Build Fast and Elegant Sites with Gatsby, NetlifyCMS and Material-UI

This tutorial will show you how to use Gatsby, NetlifyCMS, Netlify, and Material-UI to build out a multi-page site that can be updated with an intuitive CMS. Before diving into the code, I’ll first tell you about the the tools we’ll be working with.


Gatsby is React-based framework that has recently gained a lot traction and use in production. AirBnb, Flamingo, and Impossible Foods are all companies using Gatsby to build production sites and apps. Gatsby sites get built with React, GraphQL, Gatsby plugins, and some sort of CMS. Gatsby outputs production assets as HTML/CSS/JS files that can be served from a cloud host like AWS S3 or a Google Cloud Storage Bucket.


Material-UI is a React UI framework that implements Google’s Material Design principles in React. It can be added to Gatsby projects in a variety of ways and we’ll see how to use it simply with a plugin.


One of the smaller hosting services that works really well with Gatsby is Netlify. Netlify (the company) authored an excellent CMS called NetlifyCMS that makes it really simple to produce/edit/manage content stored in Github. All in all, the combo of GraphQL, Netlify, and NetlifyCMS makes it really simple for developers (who already know React) to build fast websites with an intuitive CMS. NetlifyCMS can be setup so that non-technical users can easily make changes to the content and have Netlify push the changes live. Gone are the days of managing clunky WordPress sites or plugin catastrophes! Also gone are the days of slow loading heavy client side sites (looking at you Soundcloud and Yelp 👀).

Ok, whoah whoah. I’m mostly kidding. The WordPress ecosystem is actually pretty amazing and I use Soundcloud every dang day. What I mean to say is that Gatsby and the entire JAMstack paradigm represent a very exciting evolution in websites that developers will enjoy working on and people will enjoy using.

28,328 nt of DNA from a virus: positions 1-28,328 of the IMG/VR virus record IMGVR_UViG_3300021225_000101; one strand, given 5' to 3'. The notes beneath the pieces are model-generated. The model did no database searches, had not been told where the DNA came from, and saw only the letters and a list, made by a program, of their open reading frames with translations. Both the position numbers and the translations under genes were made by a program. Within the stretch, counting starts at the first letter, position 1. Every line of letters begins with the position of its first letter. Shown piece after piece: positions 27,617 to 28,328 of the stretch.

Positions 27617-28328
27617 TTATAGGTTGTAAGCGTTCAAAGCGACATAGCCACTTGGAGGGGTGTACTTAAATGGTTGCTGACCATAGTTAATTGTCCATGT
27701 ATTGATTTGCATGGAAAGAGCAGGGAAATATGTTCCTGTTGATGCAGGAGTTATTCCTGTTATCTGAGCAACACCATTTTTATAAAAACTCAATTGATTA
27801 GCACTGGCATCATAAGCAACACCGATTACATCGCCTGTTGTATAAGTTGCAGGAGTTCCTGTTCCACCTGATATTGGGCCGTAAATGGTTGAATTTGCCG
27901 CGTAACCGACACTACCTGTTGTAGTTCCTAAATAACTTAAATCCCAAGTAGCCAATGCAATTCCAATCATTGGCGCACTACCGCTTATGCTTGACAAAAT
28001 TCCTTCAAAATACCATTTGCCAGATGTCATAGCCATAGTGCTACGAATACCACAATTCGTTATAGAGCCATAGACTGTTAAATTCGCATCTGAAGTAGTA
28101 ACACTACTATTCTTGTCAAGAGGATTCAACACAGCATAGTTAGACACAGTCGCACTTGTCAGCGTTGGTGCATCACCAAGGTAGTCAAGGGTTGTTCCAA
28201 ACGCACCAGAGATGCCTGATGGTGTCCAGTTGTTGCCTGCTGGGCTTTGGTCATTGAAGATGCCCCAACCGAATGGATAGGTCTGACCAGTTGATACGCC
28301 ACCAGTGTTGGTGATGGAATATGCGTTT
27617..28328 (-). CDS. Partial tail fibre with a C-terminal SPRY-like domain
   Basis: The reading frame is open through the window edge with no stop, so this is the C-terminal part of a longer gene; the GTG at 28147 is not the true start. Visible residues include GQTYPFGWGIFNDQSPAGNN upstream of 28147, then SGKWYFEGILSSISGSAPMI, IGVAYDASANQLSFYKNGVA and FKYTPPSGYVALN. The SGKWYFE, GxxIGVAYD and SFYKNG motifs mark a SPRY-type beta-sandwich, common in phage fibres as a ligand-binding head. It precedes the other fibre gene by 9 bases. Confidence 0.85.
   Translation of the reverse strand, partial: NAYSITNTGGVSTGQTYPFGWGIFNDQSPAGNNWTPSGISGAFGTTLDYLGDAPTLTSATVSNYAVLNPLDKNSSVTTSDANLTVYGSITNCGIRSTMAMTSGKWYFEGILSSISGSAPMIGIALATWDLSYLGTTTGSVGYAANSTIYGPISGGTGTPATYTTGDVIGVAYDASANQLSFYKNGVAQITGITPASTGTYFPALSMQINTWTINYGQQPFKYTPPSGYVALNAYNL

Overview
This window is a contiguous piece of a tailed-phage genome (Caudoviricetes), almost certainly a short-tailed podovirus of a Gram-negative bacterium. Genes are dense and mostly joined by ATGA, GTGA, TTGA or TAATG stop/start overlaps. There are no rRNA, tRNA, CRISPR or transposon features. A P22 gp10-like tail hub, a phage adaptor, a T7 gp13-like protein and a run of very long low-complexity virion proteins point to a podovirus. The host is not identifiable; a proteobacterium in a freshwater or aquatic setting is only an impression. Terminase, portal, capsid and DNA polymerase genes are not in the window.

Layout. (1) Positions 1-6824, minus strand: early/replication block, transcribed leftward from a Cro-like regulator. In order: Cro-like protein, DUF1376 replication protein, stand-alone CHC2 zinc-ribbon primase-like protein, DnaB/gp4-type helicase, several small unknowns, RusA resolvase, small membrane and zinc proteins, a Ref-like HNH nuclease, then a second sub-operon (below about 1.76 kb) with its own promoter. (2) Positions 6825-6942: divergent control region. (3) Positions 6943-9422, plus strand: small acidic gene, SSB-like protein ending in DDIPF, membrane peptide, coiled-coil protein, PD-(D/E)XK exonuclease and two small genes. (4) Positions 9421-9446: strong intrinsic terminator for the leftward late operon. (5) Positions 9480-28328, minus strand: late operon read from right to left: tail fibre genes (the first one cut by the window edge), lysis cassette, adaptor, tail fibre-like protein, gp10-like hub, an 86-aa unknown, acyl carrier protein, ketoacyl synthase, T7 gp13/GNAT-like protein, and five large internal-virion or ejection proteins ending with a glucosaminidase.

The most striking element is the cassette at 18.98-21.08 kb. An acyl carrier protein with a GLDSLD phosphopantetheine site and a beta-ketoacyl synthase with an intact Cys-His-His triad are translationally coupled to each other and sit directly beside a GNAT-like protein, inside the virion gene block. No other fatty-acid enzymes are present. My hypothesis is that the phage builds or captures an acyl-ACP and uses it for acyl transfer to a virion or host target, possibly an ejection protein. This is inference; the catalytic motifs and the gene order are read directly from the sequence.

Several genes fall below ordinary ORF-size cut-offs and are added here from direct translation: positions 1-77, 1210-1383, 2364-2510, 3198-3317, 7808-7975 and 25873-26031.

This tutorial will show you how to setup Gatsby with NetlifyCMS and build out a small demo site (see below). The goal of this tutorial is help give you a better conceptual framework for how Gatsby sites come together. Gatsby already has a very nicely done 8-part tutorial so this tutorial will seek to build upon that and make it even easier to learn Gatsby.

Tutorial Outline:

  • Part 1
    • What We’ll Build
    • About Gatsby (and why try it)
    • Setting up Gatsby
    • A high-level overview of what’s what in Gatsby
    • Understanding Gatsby’s Magic
    • Creating Basic Static Pages with Gatsby
    • Dynamically Creating Pages with gatsby-node.js
    • Creating the About Page
    • Creating the Blog Page and Blog Posts
  • Part 2
    • Setup NetlifyCMS to make editing the content more accessible
    • Create the Courses Page and Individual Courses
    • Add Images and more fields to the Courses and Blogs
    • Style it all with Material-UI

What We’ll Build

This tutorial will be focused on building a very basic clone of the appendTo site (that you’re on right now). This demo site consists of pages for About, Courses, Home, and the Blog. There will also be individual pages for each Course and Blog Post.

The site can be found here:

Kyle Pennell
Kyle Pennell is a marketer and writer with a variety of technical chops (JavaScript, Google Sheets/Excel, WordPress, SEO). He loves clear and helpful copy and likes automating things and making web apps (mostly maps). Found at and many other digital spaces